A bubblegum pink scooter put on the market three months ago in the U.S. was heavily marketed to both boys and girls after its maker, Micro Mini Scooter, conducted an in-house survey that showed 88 percent of parents surveyed were okay with their sons playing with it, pink and all.
While the majority of those parents surveyed were okay with a pink toy for their son, ABC News discovered that, when it came to pink clothing, the fathers on our panel did have a limit.
"Pink tutu? Problem," Jobson-Larkin, father of pink-wearing, six-year-old James, said when we held up the frilly, definitely pink, piece of attire.
"My son did wear a skirt sometimes to preschool, and we allowed that," another father chimed in.
"I struggled with my own comfort level with that," he said. "What I was really concerned about was that he'd get teased and not be accepted."
So ABC News went straight to the source, assembling a group of five 6-8 year old boys, to see if they too worried about acceptance and teasing among their peers not-in-pink.
"I don't really believe in the 'girl colors boy colors' thing," said one boy in our assembled group.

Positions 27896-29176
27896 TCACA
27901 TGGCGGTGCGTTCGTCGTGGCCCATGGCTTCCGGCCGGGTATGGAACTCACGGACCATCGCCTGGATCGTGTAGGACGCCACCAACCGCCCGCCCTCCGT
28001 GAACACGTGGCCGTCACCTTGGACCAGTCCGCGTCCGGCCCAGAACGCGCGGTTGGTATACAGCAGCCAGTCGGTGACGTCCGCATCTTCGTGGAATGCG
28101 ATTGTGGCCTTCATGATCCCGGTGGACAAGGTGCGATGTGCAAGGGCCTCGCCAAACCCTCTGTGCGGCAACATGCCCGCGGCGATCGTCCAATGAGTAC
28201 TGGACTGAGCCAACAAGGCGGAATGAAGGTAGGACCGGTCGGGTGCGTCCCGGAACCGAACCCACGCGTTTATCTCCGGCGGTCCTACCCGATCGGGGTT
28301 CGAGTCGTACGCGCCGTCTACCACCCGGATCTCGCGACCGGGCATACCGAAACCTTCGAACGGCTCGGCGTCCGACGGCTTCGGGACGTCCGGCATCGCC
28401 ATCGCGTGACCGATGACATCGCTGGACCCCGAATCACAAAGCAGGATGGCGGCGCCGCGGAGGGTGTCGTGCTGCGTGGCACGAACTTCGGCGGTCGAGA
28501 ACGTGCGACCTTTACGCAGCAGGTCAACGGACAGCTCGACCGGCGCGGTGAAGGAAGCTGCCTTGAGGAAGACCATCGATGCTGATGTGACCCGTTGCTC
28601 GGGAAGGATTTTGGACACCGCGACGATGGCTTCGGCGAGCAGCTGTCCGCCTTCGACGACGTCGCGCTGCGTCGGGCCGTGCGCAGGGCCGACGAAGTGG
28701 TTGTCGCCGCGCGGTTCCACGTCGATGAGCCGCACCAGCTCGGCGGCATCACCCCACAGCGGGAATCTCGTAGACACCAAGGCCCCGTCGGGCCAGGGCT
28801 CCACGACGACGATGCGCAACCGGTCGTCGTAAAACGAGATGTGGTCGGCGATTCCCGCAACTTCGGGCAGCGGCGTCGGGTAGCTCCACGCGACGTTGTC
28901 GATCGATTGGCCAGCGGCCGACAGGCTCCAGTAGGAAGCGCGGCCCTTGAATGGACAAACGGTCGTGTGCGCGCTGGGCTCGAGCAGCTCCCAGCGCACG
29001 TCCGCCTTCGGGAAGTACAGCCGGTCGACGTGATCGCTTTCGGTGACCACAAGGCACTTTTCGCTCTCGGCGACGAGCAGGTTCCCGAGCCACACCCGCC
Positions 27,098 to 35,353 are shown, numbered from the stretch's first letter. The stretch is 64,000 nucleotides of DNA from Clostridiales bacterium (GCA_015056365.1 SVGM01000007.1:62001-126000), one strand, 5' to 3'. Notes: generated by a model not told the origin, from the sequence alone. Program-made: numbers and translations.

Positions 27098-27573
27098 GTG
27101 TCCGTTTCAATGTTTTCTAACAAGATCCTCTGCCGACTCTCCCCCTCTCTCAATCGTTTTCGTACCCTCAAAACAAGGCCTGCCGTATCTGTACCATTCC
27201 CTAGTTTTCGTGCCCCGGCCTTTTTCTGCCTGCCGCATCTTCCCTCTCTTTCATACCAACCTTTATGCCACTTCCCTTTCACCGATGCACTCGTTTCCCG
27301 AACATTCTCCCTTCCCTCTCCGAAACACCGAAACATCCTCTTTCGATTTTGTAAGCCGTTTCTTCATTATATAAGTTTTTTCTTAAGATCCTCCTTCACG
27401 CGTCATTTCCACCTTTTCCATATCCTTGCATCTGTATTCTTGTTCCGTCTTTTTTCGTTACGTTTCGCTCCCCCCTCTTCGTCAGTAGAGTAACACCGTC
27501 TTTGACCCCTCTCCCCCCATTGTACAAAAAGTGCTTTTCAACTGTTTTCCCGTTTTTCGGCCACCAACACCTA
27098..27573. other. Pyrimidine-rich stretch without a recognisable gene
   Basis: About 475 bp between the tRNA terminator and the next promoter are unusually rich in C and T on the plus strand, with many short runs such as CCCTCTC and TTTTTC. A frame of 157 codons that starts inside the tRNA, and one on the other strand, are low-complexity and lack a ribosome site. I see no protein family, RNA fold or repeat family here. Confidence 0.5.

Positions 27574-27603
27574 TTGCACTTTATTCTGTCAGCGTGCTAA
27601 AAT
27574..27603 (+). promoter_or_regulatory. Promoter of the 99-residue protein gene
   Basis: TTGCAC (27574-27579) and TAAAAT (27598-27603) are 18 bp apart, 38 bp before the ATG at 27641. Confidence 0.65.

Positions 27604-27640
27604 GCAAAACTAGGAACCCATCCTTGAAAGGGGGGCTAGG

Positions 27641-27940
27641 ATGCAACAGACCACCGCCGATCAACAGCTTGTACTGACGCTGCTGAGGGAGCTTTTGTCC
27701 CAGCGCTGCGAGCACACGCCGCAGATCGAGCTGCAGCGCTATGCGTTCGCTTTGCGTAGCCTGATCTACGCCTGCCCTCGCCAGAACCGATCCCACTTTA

"I like pink. I also think the 'boy color girl colors' is not fair," another agreed.
When we asked the boys to pick a shirt and try it on, two boys chose pink, and even made a point to bond over it, giving each other fist pumps in the air over their selection.
"I would never be worried about wearing pink to school," one said.
Despite their enthusiasm for pink, however, the boys showed that, just like their dads, there is still a limit in today's culture of how far "boys in pink" can go.
"I just wouldn't want to cross the line with a princess on the shirt," one boy said when we asked about wearing a pink shirt featuring a princess on it to school.
"They would probably laugh at me and I would kind of be a little humiliated if that happened," he said of his classmates' reaction. "I just wouldn't want to go there with it."